Pentax seems to have the best range of high-quality prime telephoto lenses in the short to medium magnification range, while Canon has a nice line of higher-magnification prime telephoto lenses in its superexpensive L professional series. L series lenses are out of reach for most of us. Nikon, Panasonic and Sony offer very few prime telephoto lenses under their own brands.
As a practical matter, then, most buyers will buy a zoom lens. These are generally affordable and often fairly good but relatively bulky. Often, the most practical zoom lenses have a slightly smaller maximum aperture, on the order of f 3.5, f 4 or f 4.5. Unless you’re a serious wildlife or sports photographer, you probably don’t always need that f 2.8 behemoth.
Unfortunately, the list of good but affordable prime telephoto lenses is too short, and that brings us to zoom telephoto lenses. As with prime lenses, third-party brands are often the best buy, with optical qualities as good or better than brand-name camera makers in some cases.
Some zoom lenses have a constant maximum aperture, such as f 2.8 or f 4, through the entire zoom range. These tend to be heavier, more-expensive lenses intended for serious photographers. Variable aperture lenses may have a relatively wide aperture at their shortest focal lengths but the maximum aperture steadily decreases to f 5.6 or so at the longer focal lengths. Such lenses are usually lighter and much less expensive. Despite the lower cost, their optical quality is often quite good.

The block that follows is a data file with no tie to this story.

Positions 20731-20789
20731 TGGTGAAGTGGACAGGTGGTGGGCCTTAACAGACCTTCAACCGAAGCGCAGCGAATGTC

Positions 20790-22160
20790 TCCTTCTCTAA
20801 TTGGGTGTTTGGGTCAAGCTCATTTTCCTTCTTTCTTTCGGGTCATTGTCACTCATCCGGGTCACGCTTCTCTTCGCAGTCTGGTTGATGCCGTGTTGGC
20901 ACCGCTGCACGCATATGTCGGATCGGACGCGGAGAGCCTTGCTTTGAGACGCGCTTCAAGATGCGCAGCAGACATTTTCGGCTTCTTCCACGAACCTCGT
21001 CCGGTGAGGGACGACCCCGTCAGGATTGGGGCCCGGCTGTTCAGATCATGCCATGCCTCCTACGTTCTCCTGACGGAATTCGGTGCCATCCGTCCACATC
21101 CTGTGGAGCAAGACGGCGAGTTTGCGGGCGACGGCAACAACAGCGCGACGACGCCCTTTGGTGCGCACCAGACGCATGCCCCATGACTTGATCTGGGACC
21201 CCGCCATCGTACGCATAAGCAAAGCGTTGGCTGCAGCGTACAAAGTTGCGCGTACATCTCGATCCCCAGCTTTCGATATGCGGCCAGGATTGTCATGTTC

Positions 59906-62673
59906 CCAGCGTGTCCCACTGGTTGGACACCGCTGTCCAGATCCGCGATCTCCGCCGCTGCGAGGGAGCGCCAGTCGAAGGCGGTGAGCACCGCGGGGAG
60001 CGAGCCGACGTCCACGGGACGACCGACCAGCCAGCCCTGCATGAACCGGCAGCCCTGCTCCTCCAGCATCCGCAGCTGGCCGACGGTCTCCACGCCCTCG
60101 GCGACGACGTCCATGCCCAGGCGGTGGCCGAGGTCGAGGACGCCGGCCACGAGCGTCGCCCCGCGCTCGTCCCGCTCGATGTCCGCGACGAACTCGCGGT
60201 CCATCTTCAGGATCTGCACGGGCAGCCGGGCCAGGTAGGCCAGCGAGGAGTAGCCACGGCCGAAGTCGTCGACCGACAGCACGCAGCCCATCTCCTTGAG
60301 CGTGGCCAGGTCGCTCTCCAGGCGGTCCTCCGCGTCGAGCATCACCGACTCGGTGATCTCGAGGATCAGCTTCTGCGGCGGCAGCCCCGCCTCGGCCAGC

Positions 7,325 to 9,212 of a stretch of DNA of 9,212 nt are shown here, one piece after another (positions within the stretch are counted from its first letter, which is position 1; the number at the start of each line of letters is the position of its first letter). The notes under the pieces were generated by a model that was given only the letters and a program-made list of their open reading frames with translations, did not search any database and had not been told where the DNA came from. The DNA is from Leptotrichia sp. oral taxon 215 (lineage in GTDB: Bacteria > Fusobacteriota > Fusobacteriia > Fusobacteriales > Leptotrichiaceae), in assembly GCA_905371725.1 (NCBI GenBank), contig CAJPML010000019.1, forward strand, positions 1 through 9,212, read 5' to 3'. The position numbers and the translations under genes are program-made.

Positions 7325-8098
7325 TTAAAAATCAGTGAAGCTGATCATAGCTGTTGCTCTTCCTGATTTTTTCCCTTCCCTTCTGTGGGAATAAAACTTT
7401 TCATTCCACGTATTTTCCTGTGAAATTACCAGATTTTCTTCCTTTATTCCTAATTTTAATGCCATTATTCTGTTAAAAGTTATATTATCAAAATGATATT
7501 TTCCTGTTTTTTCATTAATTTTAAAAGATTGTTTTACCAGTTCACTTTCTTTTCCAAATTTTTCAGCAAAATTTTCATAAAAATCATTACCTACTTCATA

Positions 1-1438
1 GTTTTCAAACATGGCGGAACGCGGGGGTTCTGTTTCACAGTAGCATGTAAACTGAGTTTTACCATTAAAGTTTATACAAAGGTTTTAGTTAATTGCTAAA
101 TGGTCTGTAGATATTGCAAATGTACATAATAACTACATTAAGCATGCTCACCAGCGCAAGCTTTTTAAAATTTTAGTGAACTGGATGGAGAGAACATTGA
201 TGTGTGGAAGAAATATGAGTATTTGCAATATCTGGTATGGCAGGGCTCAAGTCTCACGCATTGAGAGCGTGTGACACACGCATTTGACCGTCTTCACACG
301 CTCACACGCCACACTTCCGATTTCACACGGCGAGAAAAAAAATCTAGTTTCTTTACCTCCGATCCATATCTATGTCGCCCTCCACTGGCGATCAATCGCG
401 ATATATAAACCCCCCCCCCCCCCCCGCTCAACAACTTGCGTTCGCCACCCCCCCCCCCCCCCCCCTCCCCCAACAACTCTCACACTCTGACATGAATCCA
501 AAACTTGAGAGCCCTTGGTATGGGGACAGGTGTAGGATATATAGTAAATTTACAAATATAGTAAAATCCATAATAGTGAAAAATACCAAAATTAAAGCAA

Zoom lenses with a wide magnification range, on the order of 18 mm to 200 mm or 270 mm, simply require too many design compromises. They’re usually not sharp enough for serious work but OK for casual travel photography when traveling light.
If you’re interested in finding more information about what to look for when buying lenses, complete with photos and diagram, then set your browser to http://dpreview.com/articles/9162056837/digital-camera-lens-buying-guide.
Local attorney Joe Kashi received his bachelor’s and master’s degrees from MIT and his law degree from Georgetown University. He has published many articles about computer technology, law practice and digital photography in national media since 1990. Many of his technology and photography articles can be accessed through his website, http://www.kashilaw.com.